One of the aspects of the book that I really enjoyed was the location. More Than Anything is set in Norway, and the author is able to give the reader a sense of the country, its landscape and the lifestyle enjoyed there, while creating a colorful backdrop to the characters. Geir’s father works on one of the North Sea oil rigs, flying in and out to the rig via helicopter on rotation, and this compliments the Nordic flavor of the book whilst underscoring the feelings of loneliness Geir suffers from. The language in the story also emphasises the setting, with characters names and descriptions of homes, as well as the different names for things that the characters either eat or see. I found this to be very consistent throughout the book, and it made for a smooth read with an added depth due to this.

Even though there is such a horrible amount of abuse to read about, it is over. The healing and recovery from the abuse is the focus of the story, and we travel through the book with a sense of hope that remains constant. All of the growth for the characters we are so invested in is positive. Each page brings us closer to happiness, and the ending is fitting for the tone of the whole story. We are left with a feeling of pleasure and a sense of happiness. I would call it a HFN with more happy to come.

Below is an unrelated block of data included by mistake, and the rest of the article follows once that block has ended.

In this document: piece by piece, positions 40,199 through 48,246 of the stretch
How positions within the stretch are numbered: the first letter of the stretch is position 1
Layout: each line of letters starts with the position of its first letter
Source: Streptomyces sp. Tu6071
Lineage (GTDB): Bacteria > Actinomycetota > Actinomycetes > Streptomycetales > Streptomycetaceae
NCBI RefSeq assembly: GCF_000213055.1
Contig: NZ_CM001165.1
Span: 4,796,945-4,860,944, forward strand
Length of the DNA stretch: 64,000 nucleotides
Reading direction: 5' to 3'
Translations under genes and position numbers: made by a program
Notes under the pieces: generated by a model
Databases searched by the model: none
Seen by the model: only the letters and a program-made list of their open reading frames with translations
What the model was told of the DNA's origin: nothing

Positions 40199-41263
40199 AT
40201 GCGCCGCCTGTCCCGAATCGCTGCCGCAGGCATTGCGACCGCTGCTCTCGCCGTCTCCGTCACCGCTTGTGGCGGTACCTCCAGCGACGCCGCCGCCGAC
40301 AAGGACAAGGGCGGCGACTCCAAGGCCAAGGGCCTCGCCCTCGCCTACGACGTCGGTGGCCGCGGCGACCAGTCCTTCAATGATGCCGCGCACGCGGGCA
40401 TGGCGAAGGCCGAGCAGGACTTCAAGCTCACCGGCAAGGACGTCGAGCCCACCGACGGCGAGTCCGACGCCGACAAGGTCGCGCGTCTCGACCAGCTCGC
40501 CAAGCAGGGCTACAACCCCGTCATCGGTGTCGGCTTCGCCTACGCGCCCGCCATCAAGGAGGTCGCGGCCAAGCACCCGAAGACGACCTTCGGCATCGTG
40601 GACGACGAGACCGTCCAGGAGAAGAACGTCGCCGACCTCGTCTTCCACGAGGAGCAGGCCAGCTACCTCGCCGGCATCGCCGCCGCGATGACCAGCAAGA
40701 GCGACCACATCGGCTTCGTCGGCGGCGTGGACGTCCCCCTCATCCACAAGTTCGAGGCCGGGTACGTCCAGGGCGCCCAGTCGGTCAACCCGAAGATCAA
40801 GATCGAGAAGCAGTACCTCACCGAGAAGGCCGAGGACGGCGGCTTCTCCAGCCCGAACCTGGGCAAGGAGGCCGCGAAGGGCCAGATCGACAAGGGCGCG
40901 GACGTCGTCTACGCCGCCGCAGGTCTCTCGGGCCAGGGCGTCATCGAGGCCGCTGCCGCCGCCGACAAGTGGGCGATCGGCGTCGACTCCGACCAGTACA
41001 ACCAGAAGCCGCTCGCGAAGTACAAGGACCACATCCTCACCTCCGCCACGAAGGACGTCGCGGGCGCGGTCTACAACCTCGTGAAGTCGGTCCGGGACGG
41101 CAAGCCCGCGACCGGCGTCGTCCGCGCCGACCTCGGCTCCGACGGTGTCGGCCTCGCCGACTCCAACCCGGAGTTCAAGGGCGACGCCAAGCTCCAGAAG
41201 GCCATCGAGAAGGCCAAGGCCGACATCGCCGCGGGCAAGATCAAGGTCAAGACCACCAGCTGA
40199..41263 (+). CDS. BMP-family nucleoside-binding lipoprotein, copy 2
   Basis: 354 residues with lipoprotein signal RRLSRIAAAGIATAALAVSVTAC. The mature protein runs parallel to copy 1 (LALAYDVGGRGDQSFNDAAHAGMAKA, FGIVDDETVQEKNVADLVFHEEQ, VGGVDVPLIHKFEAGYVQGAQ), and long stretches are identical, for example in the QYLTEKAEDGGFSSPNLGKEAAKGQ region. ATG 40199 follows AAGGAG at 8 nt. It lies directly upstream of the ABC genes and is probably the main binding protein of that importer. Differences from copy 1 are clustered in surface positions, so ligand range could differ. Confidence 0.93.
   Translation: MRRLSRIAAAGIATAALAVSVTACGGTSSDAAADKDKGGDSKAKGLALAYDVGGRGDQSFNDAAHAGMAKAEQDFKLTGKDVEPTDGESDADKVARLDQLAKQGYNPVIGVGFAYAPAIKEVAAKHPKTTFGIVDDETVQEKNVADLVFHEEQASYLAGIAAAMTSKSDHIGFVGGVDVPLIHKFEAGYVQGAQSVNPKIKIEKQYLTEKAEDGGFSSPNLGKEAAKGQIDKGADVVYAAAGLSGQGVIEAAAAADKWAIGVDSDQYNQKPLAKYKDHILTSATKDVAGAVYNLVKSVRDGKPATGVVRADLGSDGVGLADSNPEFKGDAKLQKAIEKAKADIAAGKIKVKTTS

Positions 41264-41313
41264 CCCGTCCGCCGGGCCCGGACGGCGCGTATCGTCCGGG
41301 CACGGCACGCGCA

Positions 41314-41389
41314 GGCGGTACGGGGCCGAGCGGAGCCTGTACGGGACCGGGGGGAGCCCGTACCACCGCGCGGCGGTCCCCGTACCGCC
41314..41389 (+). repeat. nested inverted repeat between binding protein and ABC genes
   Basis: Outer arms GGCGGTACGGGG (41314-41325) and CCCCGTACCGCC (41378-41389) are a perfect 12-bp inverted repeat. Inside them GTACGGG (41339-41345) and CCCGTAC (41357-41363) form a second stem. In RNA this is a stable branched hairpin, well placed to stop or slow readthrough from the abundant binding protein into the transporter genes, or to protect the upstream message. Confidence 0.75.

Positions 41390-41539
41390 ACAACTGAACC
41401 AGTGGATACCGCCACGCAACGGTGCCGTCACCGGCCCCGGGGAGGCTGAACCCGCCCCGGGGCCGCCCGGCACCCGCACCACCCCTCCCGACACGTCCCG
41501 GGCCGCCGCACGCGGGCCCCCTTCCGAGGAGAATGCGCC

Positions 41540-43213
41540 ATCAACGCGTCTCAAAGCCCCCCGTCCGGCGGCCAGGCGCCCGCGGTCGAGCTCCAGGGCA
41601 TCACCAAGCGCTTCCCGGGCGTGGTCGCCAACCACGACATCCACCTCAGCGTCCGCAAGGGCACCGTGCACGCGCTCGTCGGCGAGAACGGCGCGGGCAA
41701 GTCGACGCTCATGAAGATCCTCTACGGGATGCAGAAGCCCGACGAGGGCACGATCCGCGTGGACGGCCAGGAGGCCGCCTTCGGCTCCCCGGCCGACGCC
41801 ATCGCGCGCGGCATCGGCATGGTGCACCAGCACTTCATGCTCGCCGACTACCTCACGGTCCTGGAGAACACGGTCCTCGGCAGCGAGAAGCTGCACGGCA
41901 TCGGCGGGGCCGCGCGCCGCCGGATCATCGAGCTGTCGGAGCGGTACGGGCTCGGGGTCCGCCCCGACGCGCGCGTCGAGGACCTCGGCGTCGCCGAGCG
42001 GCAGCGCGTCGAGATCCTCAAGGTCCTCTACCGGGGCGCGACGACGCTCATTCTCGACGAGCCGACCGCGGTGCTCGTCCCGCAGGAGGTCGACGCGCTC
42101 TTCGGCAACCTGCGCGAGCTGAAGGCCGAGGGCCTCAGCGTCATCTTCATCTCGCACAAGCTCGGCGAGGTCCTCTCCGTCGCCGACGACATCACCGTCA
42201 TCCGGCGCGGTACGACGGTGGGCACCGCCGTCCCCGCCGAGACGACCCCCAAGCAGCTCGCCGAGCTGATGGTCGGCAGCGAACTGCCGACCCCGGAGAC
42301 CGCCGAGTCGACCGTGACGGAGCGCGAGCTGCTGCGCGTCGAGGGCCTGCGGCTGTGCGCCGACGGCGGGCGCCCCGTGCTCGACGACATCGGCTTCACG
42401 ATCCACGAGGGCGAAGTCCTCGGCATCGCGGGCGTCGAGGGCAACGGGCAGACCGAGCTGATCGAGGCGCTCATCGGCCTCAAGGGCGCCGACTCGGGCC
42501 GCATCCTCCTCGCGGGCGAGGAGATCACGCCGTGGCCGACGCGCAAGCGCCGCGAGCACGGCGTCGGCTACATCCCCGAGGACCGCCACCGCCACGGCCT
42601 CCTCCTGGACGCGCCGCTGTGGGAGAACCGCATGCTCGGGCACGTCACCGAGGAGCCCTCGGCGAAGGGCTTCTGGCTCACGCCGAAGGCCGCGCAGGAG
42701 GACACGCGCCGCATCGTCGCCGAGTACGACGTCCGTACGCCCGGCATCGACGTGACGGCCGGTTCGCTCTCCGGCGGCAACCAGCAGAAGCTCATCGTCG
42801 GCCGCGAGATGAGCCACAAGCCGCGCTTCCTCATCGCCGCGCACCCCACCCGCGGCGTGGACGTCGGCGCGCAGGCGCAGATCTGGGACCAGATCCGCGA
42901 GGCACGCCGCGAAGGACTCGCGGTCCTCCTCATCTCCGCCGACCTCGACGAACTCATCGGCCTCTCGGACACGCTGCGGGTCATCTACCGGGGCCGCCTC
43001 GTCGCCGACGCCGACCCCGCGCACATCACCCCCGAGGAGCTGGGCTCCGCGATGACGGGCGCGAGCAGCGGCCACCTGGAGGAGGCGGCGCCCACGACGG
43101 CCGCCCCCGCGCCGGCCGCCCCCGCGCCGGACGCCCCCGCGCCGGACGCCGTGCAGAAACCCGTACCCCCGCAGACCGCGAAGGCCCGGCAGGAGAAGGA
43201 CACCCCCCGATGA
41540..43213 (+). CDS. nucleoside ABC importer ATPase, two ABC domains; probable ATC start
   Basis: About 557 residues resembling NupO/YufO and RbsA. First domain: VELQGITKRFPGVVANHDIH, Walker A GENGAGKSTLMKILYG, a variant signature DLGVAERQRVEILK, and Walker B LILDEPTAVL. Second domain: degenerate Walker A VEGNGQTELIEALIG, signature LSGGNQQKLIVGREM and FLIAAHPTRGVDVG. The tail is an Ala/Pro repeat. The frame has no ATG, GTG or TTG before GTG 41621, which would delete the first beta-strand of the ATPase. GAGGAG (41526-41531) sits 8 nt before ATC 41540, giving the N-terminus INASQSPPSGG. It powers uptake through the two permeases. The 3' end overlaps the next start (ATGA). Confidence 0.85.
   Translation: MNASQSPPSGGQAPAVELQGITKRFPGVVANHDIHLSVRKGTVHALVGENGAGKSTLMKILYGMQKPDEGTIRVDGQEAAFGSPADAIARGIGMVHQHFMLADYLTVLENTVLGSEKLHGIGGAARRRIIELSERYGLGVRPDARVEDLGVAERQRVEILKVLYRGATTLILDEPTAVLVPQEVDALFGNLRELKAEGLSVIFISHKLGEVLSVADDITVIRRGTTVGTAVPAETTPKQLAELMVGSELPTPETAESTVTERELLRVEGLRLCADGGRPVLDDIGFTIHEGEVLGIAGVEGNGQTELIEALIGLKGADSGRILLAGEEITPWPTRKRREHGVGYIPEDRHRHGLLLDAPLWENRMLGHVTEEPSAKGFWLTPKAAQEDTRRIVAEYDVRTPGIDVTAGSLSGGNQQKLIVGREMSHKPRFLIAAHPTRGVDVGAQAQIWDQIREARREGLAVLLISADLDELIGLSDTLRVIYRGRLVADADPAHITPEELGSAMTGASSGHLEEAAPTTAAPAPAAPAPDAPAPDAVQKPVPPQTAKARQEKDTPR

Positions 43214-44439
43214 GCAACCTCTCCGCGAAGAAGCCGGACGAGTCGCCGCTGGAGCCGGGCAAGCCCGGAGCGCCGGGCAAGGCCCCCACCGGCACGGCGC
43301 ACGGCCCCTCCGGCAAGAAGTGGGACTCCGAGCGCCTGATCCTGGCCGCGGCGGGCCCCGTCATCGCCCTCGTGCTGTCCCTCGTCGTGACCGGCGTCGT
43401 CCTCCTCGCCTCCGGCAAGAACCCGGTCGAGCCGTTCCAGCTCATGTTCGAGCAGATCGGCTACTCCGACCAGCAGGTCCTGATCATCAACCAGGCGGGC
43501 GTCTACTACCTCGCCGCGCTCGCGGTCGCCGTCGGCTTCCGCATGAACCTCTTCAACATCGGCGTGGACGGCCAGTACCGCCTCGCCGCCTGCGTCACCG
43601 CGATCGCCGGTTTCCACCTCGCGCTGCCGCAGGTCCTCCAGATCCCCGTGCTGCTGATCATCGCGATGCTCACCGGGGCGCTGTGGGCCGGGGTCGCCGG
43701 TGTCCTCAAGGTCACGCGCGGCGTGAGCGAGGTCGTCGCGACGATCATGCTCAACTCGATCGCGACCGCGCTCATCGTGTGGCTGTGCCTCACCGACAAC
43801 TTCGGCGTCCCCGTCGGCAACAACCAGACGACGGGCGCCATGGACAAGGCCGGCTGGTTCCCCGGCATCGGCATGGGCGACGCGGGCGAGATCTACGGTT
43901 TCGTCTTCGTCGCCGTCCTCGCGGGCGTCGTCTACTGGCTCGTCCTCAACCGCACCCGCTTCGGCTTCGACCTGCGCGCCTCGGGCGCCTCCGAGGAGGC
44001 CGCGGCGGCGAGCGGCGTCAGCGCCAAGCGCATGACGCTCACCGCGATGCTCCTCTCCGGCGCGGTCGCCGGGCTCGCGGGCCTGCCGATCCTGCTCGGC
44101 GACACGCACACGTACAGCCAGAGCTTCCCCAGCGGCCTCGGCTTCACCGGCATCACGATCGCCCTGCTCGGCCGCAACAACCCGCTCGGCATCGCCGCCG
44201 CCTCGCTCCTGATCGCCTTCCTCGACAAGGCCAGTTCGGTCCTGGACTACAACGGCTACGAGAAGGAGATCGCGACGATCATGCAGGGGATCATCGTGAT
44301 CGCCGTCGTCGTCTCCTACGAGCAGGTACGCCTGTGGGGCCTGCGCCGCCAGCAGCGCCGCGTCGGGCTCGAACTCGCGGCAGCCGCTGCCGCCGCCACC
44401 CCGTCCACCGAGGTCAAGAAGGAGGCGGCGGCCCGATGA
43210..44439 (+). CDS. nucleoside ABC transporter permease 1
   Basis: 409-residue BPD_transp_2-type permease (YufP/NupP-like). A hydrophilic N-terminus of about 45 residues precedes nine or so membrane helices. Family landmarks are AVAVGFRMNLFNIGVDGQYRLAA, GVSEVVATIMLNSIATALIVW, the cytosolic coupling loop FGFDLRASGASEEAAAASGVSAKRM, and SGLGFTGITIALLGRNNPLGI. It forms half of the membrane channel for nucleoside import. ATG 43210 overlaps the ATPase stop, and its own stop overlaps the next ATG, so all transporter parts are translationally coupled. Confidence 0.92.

You can buy More than Anything here:

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5 Stars, Dreamspinner Press, Jaime Samms, Reviewed by Tina

A Man Must Overcome Abuse In Jaime Samms’ “Off Stage: In the Wings

“There is no better place to heal a broken heart than on the back of a horse.” ― Missy Lyons

Title: Off Stage: In the Wings

Author: Jaime Samms

Publisher: Dreamspinner Press

Pages/Word Count: 326 Pages

Rating: 5 Stars

Blurb: Lenny Stevens was the lead guitarist of the up-and-coming grunge band Firefly until he crossed the line with the band’s lead singer. Now he’s faced with the impossible task of rebuilding his life without the music that had kept him together. Struggling with his fear and rage, he creates the same damaging patterns in his relationship with his lover, Vance Ashcroft.
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Dreamspinner Press, Reviewed by Jackie, Sue Brown

Jackie Says Sue Brown’s “Final Admission” Is A Powerful And Sometimes Difficult Read

“I’d lost myself in the abyss of someone else’s tyranny…again.” ― Cassandra Giovanni